You should always include a cover letter when mailing, e-mailing, or faxing a
A cover letter serves two basic purposes: as an introduction and as a marketing tool.
Your cover letter should describe specific reasons the employer should consider you
as a viable candidate for a job opening.
Those reasons may include your
educational training, your work experience, and/or personal qualities and attributes.
Address your letter to an identified person, as opposed to "To whom it may concern."
(Call the organization and ask to whom your letter should be addressed). If you are
responding to a "blind ad" (PO Box only), you may use "To whom it may concern" as
Tailor your letter to the position being filled or to the organization itself. This means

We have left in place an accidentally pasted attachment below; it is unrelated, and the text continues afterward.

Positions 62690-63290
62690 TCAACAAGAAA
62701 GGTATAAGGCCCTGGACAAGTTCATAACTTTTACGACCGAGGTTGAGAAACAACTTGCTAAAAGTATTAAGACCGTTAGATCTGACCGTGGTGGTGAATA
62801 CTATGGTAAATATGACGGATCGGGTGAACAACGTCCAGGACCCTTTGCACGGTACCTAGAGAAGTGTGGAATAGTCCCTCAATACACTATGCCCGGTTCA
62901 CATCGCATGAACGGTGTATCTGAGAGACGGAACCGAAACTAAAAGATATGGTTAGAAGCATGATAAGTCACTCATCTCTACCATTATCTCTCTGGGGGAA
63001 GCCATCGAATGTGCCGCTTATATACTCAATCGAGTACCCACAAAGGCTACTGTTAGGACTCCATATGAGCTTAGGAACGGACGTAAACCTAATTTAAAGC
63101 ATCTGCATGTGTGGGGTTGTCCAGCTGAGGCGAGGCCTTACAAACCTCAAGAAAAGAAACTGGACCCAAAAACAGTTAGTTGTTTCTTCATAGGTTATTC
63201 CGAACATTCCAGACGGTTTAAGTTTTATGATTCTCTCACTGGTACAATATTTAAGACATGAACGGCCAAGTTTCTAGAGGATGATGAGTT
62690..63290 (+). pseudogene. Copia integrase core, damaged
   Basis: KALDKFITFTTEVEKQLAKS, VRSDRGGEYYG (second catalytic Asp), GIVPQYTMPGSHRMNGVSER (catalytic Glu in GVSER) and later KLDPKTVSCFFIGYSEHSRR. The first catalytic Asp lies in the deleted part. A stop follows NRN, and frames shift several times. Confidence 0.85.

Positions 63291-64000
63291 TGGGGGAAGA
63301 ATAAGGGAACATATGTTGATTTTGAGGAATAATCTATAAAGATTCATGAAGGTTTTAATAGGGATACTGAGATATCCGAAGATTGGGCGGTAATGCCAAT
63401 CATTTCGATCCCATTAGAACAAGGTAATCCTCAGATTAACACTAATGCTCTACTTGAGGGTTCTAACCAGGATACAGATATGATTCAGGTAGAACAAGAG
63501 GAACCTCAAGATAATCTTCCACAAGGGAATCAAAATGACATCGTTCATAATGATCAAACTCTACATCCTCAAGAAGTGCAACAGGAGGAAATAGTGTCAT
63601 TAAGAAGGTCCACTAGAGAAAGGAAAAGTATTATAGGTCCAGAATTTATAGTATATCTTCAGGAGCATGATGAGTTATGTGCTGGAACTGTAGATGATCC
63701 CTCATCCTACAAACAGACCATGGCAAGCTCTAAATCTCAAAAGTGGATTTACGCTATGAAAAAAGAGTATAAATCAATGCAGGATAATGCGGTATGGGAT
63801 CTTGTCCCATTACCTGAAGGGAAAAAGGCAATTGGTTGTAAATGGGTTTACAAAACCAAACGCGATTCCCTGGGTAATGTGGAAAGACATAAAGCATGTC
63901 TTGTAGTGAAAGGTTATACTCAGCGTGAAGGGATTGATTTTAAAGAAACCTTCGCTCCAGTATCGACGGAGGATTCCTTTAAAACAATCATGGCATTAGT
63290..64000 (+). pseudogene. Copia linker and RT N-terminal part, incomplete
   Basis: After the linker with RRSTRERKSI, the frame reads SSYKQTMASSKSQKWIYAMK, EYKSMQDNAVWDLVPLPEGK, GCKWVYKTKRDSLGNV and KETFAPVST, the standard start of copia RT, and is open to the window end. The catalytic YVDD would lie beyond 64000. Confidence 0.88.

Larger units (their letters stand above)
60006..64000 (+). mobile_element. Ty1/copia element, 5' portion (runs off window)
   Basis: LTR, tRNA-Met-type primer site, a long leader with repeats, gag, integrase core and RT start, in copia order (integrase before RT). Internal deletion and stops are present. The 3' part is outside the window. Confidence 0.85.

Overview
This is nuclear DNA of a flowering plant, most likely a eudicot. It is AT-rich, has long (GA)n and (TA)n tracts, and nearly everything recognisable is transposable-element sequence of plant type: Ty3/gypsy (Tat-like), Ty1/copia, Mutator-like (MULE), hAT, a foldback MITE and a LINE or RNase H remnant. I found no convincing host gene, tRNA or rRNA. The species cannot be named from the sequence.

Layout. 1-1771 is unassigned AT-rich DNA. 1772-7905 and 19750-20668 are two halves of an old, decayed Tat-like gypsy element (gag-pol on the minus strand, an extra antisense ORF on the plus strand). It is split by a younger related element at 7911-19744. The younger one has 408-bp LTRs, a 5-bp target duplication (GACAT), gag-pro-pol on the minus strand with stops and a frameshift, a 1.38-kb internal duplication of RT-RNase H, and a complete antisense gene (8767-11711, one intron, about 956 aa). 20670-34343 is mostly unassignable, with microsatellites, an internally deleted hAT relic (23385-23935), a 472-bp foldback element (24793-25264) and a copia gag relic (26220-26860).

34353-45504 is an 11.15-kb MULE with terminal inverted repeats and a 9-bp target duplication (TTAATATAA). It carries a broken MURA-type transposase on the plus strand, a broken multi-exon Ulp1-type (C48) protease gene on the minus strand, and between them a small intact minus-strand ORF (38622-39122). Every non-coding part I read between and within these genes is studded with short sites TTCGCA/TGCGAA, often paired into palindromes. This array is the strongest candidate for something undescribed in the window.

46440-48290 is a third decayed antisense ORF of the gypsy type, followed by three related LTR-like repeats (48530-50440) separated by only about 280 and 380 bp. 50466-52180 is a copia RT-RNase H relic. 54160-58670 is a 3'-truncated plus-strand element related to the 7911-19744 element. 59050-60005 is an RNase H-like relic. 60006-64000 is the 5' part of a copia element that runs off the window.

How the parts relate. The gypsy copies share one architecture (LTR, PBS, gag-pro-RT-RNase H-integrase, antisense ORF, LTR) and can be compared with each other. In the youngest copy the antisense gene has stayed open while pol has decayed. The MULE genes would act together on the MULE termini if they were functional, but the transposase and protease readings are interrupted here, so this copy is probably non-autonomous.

that you will have to write a specific letter for each resume you mail. Generic cover
letters look like just that (what do you do with mail addressed to "occupant"?) and
have a very poor success rate because they are attributed to a lack of genuine
interest on your part. You will be able to use essentially the same structure in most
of your letters, but personalize each one and emphasize how your training and
experience relates to that specific job.
When printing hard copies, use good quality paper. The paper should match that of
your resume. A cover letter should never be handwritten. Keep the cover letter to
The cover letter conveys a great deal about your writing skills. Use clear, concise
language and proofread carefully! The letter should be free of any errors.